This vintage real photo postcard features English Can-Can dancer, Miss Haslam. The charming Miss Haslam performed in Paris’s music halls during the Belle Epoque. This photograph was taken by Lucien Walery who was a celebrated Paris photographer known for his portraits of artists and cabaret dancers from the city’s music halls. Among his more famous subjects were Mata Hari and Josephine Baker. He photographed the beautiful women of Paris between the early 1900’s and the 1920’s. In this photo, Walery captures Miss Haslam during the time she was performing at the Alcazar Club. The Alcazar d’Ete was a Cafe-concert hall which opened in 1860 and closed in 1914. It was located on the Champs-Elysees in Paris. The music performed at the music hall was generally lighthearted and sometimes risque. This photo postcard is in very good condition.

Buy this original Real Photo Postcard (includes shipping within the US) #2585

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Buy this original Real Photo Postcard (includes International shipping outside the US) #2585

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worden front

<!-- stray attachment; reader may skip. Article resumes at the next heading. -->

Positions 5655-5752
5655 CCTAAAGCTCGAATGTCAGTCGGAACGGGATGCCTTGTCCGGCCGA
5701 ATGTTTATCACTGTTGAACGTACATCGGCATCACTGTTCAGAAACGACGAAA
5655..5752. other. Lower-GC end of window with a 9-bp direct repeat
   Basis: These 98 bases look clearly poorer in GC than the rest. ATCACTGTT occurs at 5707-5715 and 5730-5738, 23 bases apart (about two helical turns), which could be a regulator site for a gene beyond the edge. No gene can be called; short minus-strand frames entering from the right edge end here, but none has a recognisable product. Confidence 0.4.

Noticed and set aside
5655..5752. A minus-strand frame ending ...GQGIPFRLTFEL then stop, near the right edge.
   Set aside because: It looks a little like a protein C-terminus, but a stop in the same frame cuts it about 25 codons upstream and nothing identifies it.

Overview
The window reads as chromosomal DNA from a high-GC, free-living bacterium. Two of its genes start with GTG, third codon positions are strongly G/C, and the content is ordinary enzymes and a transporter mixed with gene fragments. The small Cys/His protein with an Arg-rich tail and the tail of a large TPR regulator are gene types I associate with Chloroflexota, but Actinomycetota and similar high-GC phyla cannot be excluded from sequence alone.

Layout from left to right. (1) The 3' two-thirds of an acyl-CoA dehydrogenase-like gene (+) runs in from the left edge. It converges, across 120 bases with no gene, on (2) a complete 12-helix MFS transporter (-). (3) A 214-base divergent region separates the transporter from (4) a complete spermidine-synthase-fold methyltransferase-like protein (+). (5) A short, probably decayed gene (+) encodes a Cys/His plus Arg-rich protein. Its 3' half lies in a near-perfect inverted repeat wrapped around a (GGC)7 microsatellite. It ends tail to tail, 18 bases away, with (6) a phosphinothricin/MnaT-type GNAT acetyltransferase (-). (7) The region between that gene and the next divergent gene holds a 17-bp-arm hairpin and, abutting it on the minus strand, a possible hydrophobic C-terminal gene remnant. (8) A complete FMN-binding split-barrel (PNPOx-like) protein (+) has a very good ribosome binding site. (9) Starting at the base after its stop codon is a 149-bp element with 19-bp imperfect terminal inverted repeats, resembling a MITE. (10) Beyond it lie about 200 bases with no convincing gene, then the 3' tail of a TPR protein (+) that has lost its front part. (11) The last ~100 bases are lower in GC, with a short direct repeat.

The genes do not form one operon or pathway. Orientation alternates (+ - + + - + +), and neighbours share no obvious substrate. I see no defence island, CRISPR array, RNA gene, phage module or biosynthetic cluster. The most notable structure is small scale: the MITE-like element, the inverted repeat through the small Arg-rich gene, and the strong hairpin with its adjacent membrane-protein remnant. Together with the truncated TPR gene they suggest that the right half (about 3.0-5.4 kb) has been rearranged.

A pretty young woman poses for a cabinet card portrait at the Worden studio in Boston, Massachusetts. This profile portrait provides a nice view of her lacy dress and pinned flowers. The reverse of the photograph has an inscription that states “Compliments of Miss Gertrude Foster”. Research was unable to find an actress, dancer, or singer with the name of  Gertrude Foster. It seems likely that the Gertrude Foster seen in this cabinet card was not a celebrity. Researching Miss Foster was unproductive because her name is too common in the Boston area. To view more photographs from the Worden studio, click on the category “Photographer: Worden”.         ADDENDUM: I stumbled upon some biographical data about Miss Foster. It turns out that Gertrude Foster was a stage actress during the cabinet card era. The Capital (1898) reported that she was the “leading lady actress” at the Alcazar Theater in San Francisco before accepting a place in the touring Belasco  & Thall Theater Company. Miss Foster is mentioned again in the San Francisco Call (1900). The newspaper reports her marriage to Edward W. Mansfield who was the manager of the Fisher Opera House in San Diego, California. Apparently Mansfield was smitten with her when they met professionally some years before. Mansfield reportedly waited to pursue her until she had an opportunity to garner some “fame”.